Over the course of a ten-year period, Finkelstein’s parents lovingly restored their historic home, and unknowingly planted the seeds for their daughter’s future career. “Watching my parents work on the house all the time really helped me see how they gave so much to the house and fell so much in love with it in the process,” she said.
Before launching her Instagram account, Finkelstein worked for The Greenwich Village Society for Historic Preservation. The New York City-based group advocates to preserve the architectural heritage and cultural history of Greenwich Village, the East Village and NoHo.
First Came Circa Old Houses
Back in 2012, a whole five years before the launch of Cheap Old Houses, Finkelstein and her husband launched Circa Old Houses. Once again, her family homestead was the inspiration, only this time around her parents were trying to sell the redone 1850’s Greek Revival. When they had a difficult time selling the house (it was on the market for years), Finkelstein and her husband, Ethan, came up with the idea of a real estate website specifically aimed at buyers who were looking for historic houses.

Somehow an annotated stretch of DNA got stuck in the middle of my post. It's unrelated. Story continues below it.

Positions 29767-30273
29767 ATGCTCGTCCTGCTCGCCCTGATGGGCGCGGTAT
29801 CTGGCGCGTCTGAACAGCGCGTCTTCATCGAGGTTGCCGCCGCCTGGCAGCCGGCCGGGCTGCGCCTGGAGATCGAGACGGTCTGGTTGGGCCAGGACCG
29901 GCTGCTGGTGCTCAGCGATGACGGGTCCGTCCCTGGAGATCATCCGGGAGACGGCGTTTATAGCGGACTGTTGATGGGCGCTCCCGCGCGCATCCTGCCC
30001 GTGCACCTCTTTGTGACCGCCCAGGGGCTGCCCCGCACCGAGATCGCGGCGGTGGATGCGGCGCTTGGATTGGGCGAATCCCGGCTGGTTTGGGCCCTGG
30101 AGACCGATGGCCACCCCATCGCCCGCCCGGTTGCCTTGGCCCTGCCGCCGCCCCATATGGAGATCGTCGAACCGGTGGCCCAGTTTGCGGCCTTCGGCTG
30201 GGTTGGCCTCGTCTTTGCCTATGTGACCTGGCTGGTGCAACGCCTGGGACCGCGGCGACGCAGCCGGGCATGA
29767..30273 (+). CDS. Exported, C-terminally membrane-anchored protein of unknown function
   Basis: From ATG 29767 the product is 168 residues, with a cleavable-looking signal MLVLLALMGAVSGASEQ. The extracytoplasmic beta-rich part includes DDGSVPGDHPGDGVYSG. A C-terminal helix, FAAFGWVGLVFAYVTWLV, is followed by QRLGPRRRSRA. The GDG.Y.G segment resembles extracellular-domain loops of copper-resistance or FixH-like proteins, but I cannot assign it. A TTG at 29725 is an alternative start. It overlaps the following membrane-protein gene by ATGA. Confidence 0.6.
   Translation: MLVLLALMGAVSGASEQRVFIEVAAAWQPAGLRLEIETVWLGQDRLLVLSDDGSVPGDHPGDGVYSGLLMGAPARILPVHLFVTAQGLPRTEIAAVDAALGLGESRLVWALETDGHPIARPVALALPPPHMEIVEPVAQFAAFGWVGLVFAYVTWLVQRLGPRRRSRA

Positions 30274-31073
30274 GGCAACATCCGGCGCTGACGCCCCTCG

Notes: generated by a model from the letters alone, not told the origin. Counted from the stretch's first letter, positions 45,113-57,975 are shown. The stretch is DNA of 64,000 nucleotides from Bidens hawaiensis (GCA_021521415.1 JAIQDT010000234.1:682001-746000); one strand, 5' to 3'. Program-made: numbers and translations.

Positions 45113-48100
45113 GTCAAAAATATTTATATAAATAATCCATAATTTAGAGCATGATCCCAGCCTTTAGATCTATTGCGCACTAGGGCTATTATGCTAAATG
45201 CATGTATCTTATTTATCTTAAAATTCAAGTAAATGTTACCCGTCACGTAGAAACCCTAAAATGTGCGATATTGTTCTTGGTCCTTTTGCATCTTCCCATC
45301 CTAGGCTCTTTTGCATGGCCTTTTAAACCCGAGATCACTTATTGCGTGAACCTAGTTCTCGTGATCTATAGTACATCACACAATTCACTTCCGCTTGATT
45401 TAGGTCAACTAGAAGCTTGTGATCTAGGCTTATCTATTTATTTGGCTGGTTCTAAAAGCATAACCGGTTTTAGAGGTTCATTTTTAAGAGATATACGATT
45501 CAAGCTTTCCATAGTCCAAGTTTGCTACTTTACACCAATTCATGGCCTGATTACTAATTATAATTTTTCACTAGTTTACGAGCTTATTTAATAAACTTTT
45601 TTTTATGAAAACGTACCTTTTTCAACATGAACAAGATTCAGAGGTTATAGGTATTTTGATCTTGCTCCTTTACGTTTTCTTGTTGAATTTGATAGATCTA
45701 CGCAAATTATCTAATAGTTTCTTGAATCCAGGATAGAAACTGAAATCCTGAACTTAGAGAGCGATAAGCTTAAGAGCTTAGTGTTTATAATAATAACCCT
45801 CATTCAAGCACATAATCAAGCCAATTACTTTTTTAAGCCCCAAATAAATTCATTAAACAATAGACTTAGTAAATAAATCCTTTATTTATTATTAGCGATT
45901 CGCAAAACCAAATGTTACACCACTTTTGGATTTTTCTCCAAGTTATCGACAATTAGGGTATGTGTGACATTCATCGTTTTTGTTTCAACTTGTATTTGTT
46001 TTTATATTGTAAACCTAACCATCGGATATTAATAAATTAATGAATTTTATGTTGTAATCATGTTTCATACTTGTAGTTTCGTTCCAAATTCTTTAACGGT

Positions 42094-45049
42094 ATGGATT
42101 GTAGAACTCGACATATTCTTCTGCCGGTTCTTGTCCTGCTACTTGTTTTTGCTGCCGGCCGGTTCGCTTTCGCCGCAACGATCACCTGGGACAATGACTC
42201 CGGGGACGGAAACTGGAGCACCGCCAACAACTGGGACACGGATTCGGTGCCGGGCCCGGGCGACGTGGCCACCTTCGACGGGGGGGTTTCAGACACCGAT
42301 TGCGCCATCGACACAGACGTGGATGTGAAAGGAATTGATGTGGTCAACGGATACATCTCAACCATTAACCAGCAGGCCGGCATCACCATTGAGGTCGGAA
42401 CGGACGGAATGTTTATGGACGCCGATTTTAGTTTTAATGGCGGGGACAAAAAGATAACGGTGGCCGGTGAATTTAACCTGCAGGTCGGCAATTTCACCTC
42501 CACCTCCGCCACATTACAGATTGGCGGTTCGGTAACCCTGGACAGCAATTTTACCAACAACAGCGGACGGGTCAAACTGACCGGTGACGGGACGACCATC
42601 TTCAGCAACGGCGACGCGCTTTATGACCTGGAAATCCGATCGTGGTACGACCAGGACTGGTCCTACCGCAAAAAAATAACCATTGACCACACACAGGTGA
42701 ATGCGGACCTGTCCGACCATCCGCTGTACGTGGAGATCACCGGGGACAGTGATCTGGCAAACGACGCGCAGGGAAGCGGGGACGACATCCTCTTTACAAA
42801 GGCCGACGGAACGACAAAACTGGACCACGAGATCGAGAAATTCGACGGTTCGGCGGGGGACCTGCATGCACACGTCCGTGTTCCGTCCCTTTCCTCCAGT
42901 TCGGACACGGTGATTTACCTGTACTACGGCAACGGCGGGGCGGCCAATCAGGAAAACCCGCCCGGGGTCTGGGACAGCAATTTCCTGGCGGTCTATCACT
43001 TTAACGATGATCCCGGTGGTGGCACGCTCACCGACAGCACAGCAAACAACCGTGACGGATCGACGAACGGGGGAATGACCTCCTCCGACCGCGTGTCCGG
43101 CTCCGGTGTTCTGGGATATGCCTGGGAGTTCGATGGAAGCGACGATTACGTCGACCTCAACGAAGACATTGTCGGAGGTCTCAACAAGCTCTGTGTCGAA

Circa is similar to other real estate listing sites in that users can search by the number of rooms and bathrooms in a home, but it also features a wealth of resources specifically aimed at buyers of historic properties. From real estate agents who specialize in selling architecturally significant properties, to a list of salvage yards, Circa is the place for old house lovers across the United States.
“I really tried very hard to be different from the other sites doing similar things in that I wanted to speak to an audience of people like us, people who were younger, people who saw old houses as fun,” Finkelstein said.